Yesterday’s New York Times reports that a truck driver from Henan province in central China, Shi Jianfeng, has received a life sentence in prison and a fine of $300,000 for avoiding paying the equivalent of more than $550,000 in road fees during eight months of highway driving.
Just the authoritarian Chinese government delivering justice as it usually does?
Perhaps. But Chinese legal experts are noting that this is the first case of a toll-evader receiving such a heavy sentence. And it seems that Shi’s case is rather a sign of changes in China:
With private car ownership soaring in China, the episode seems to have stoked mounting aversion to the tolls that have grown along with the nation’s rapidly expanding highway network. The county has been adding tens of thousands of miles to its highway system, and the vast majority operate with user tolls. A World Bank report in 2007 estimated that mile for mile, Chinese toll rates rivaled those in Germany, where incomes are far more extravagant. One of the capital’s more unpopular highway tolls, for example, is the $1.50 charged for access to the 12-mile highway to Beijing’s international airport. ……
Popular aversion to such fees has been inflamed by media reports of freeloading government motorcades and inflated tolls that end up in the pockets of local officials
Shi Jianfeng’s case is not the only instance of Chinese authorities acting in what seems like a rather heavy-handed way, to understate the matter. Early Tuesday morning, the artist Ai Weiwei went to his studio in Shanghai, to find workers and heavy machinery knocking it down. Ai had been told that an order to destroy the studio had been issued, but that this would not occur until after the first date of the new year which, according to the Chinese lunar calendar, starts on February 3rd.
Ai is, according to the January 12 New York Times, ‘one of the most outspoken critics of the Chinese Communist Party. ‘ He has supported Liu Xiaobo, the political prisoner who was awarded the Nobel Peace Prize last year; demanded democracy for China; and criticized the government in the death of schoolchildren in the 2008 Sichuan earthquake. Others championed by Ai include a Beijing man, Yang Jia, who, after being arrested and beaten for riding an unlicensed bicycle, killed six policemen in a Shanghai police station. Yang ‘became a hero among many Chinese,’ and was later executed. And, Ai has made a documentary about the case of lawyer and activist Feng Zhenghu, who spent more than three months in Tokyo’s Narita Airport after denied entry by Shanghai officials.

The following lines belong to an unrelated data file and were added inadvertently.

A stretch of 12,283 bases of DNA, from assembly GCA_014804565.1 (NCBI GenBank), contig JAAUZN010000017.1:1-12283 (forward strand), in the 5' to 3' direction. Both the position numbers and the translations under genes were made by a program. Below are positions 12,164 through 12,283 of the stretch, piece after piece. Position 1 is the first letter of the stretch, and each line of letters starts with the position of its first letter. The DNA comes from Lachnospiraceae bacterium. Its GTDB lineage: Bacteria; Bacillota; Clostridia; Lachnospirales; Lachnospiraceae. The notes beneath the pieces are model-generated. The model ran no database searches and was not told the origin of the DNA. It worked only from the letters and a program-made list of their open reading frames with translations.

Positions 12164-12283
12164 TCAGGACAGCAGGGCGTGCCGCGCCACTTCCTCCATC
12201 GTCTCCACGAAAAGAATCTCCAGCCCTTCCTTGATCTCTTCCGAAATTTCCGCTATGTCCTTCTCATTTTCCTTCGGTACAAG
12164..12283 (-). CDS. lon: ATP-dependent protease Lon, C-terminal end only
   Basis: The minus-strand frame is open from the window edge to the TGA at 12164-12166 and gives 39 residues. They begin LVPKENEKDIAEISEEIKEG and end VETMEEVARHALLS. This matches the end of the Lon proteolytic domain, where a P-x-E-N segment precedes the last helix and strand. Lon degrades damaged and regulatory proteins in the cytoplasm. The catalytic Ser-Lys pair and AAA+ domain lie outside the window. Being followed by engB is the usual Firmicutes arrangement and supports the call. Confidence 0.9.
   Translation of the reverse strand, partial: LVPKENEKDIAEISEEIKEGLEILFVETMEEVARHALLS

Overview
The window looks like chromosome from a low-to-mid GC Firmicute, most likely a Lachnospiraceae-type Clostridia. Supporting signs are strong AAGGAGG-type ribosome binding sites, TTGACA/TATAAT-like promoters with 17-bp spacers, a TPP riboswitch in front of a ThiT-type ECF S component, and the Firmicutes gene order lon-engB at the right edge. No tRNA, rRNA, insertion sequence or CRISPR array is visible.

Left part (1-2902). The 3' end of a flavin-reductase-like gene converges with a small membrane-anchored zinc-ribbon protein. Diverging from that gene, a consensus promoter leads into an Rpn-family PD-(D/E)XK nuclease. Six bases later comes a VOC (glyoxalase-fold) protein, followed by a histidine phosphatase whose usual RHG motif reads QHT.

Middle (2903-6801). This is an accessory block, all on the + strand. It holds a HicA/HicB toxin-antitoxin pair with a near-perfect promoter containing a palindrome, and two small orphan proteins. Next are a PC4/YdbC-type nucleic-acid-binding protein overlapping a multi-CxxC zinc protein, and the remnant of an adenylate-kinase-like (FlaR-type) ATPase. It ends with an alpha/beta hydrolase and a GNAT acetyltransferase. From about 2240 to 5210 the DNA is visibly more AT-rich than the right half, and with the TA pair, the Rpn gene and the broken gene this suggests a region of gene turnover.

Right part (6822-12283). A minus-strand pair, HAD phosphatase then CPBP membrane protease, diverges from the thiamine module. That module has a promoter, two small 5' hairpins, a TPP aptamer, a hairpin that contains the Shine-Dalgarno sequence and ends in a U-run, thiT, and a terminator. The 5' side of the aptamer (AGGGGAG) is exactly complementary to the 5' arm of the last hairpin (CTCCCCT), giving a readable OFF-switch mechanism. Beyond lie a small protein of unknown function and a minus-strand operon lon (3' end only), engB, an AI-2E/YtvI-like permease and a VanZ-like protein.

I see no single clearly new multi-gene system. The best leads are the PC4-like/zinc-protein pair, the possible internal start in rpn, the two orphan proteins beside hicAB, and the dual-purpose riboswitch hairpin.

It’s particularly important to keep China’s harsh treatment of its people—and of those who oppose its government—as, next week, President Hu Jintao is scheduled to make a state visit to Washington, D.C. Some experts are calling this visit the ‘most important visit by a Chinese leader to the United States in years.’ On Friday in a speech to the State Department, Secretary of State Hillary Rodham Clinton stated that the U.S. is not ‘bent on containing China,’ but is seeking to cultivate other allies in Asia, as Beijing continues to build up China’s military and economic power.
Yesterday’s Washington Post reported that President Obama plans to refocus attention on China’s record of suppressing free speech and political freedom, even at the risk of endangering U.S.-China relations. Said Clinton:
“America will continue to speak out and press China when it censors bloggers and imprisons activists, when religious believers, particularly those in unregistered groups, are denied full freedom of worship, when lawyers and legal advocates are sent to prison simply for representing clients who challenge the government’s positions.
“Many in China resent or reject our advocacy of human rights as an intrusion on their sovereignty……..But as a founding member of the United Nations, China has committed to respecting the rights of all its citizens.”
Clinton also discussed China’s conflicted relations with its neighbors and ‘its reluctance to bear down on a belligerent North Korea’; China needing to allow its currency to ‘rise more rapidly to ease the trade imbalance with the United States.’ Clinton also called on the Chinese military to be ‘open to more extensive ties with the Pentagon to ease American concerns about its motives.’ Her speech follows an economic address by Treasury Secretary Timothy F. Geithner and a visit to Beijing by Defense Secretary Robert M. Gates. Commented Orville Schell, who directs the Center on US-China Relations at the Asia Society: “She’s saying, ‘We’re still trying to have a reciprocal relationship, but if it doesn’t work, we’re hedging our bets.’”
Keeping in mind the cases of truck driver Shi Jianfeng, of the artist Ai Weiwei with his demolished studio, and of the imprisoned Nobel Peace Prize Liu Xiaobo, even if discussion about the economic and military issues occurs, many questions still remain about how China treats, or rather mistreats, its own people.
Photo by Jakob Montrasio.
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